Cell Bound Complement Activation Proteins as Markers of Liver Injury
Subjects who eventually undergo treatment for HCV, we will gather treatment data (start and stop dates), and repeat CB-CAP analysis at weeks 4, 12, 24 and 72 (+/- 2 week window allowed at each time point) to determine whether CB-CAPs levels predict virologic response in treated subjects. Routine laboratory data will also be collected at these time points.
|Study Design:||Observational Model: Cohort
Time Perspective: Prospective
|Official Title:||Cell Bound Complement Activation Proteins as Markers of Liver Injury|
- Determine the association between CB-CAP levels and liver fibrosis [ Time Frame: 5 years ] [ Designated as safety issue: No ]
- Determine the effect of HCV treatment upon CB-CAP levels [ Time Frame: 5 years ] [ Designated as safety issue: No ]
Biospecimen Retention: Samples Without DNA
All biologic samples will be under the control of the principal investigator . To protect confidentiality, all personal identifiers will be removed and replaced with a specific code number. The information linking these code numbers to the corresponding subjects' identities will be kept in a separate, secure location.
|Study Start Date:||December 2008|
|Estimated Study Completion Date:||December 2013|
patients with newly diagnosed Hepatitis C
Hepatitis C patients newly diagnosed
The investigators will recruit consecutive HCV infected subjects from the Center for Liver Diseases (CLD) at the University of Pittsburgh Medical Center (UPMC) who are scheduled to undergo a liver biopsy as part of their routine clinical care. The liver biopsies will be read concurrently by a single study pathologist who is blinded to the subjects' clinical status. At the time of liver biopsy, blood will be drawn to perform CB-CAP assays. The CB-CAP levels will be correlated with the liver biopsy result to assess their ability to predict degree of liver injury. The investigators will retrieve labs done for routine clinical care closest to the time of liver biopsy, including complete blood count, serum aminotransferase levels, and a biochemical profile.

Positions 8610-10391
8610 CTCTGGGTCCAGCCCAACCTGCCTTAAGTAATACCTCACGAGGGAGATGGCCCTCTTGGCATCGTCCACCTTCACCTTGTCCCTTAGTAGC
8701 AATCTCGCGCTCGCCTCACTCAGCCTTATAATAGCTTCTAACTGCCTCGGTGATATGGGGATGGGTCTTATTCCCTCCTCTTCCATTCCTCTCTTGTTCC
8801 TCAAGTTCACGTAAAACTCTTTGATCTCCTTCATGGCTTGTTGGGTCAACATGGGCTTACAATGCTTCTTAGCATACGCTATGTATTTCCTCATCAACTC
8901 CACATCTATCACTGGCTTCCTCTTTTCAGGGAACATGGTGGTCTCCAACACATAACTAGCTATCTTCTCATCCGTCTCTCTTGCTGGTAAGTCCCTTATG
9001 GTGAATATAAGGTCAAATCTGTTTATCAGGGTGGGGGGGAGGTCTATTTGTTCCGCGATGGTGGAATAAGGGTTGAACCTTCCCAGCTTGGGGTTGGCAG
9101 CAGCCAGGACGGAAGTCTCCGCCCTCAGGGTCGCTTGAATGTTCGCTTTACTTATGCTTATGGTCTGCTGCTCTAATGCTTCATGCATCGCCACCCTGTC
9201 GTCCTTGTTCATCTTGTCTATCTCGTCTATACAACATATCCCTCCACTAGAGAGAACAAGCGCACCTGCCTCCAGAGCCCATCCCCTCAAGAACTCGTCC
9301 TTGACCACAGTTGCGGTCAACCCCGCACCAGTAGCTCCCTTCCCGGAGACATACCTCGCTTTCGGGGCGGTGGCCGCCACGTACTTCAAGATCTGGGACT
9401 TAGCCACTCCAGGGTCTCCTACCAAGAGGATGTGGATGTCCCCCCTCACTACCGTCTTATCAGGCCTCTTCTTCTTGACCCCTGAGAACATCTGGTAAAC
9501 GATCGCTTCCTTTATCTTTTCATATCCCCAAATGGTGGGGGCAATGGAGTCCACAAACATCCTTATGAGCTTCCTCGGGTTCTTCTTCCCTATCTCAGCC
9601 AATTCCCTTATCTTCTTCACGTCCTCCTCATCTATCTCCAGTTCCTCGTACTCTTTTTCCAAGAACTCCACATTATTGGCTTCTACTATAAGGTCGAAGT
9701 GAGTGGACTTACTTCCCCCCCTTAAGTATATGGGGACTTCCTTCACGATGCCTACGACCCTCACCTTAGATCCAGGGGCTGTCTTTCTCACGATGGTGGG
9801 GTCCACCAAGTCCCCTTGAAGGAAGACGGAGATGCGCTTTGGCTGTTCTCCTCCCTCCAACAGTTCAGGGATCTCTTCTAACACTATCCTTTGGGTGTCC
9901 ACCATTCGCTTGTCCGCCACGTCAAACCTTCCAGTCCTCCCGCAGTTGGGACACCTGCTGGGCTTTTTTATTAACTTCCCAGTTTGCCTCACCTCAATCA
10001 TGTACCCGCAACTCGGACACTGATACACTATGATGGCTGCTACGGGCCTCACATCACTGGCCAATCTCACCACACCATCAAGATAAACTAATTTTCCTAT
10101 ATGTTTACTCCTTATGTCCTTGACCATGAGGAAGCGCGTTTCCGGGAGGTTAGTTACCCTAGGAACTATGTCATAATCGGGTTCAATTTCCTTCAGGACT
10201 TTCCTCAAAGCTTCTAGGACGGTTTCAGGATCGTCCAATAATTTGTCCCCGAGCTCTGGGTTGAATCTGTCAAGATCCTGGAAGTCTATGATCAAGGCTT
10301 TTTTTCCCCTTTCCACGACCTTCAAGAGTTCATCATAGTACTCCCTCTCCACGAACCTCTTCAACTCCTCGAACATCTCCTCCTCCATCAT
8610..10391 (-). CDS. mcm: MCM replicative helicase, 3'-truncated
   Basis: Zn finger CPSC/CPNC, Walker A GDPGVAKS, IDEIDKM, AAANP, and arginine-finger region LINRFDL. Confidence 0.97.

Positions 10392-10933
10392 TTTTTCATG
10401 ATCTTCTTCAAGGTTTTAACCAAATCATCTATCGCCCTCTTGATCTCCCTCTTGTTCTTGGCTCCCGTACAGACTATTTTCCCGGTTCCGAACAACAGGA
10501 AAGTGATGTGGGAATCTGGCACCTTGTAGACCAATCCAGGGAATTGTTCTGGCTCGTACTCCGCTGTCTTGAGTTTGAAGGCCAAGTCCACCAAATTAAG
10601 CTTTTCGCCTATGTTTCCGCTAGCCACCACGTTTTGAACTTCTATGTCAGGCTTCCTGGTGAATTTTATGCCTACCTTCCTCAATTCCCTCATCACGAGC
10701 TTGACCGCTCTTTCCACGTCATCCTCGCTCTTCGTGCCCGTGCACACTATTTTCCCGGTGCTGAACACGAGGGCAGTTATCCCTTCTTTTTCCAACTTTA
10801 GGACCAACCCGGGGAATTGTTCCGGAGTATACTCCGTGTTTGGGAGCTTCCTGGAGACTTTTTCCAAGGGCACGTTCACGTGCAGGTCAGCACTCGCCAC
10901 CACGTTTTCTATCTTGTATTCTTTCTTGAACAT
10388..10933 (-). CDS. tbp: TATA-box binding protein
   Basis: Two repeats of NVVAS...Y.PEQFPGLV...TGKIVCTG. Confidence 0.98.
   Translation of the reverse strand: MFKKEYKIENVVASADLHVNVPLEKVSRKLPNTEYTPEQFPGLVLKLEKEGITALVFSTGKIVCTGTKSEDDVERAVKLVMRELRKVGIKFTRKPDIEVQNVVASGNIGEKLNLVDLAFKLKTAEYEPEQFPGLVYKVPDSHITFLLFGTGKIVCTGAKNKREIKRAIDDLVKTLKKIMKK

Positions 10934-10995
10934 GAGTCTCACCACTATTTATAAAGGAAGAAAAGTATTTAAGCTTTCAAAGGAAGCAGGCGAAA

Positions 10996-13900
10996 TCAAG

A total of 250 subjects will be recruited for this study. Data gathered would include demographic and clinical information, risk factors for HCV, information about drug and alcohol use and anthropometric measurements (height, weight, abdominal circumference, etc.).
For the subset of subjects who are then initiated on treatment for HCV by their healthcare providers, we will gather treatment information (start date, stop date, treatment regimen and dosage, etc.) and blood will be drawn at treatment weeks 4, 12, 24 and 72 (+/- 2 week window allowed at each time point) to determine whether CB-CAPs levels predict virologic response in treated subjects. Routine laboratory data will also be collected at these time points. The +/- 2 week time window is allowed so that the blood draw can be done at a routine clinical visit.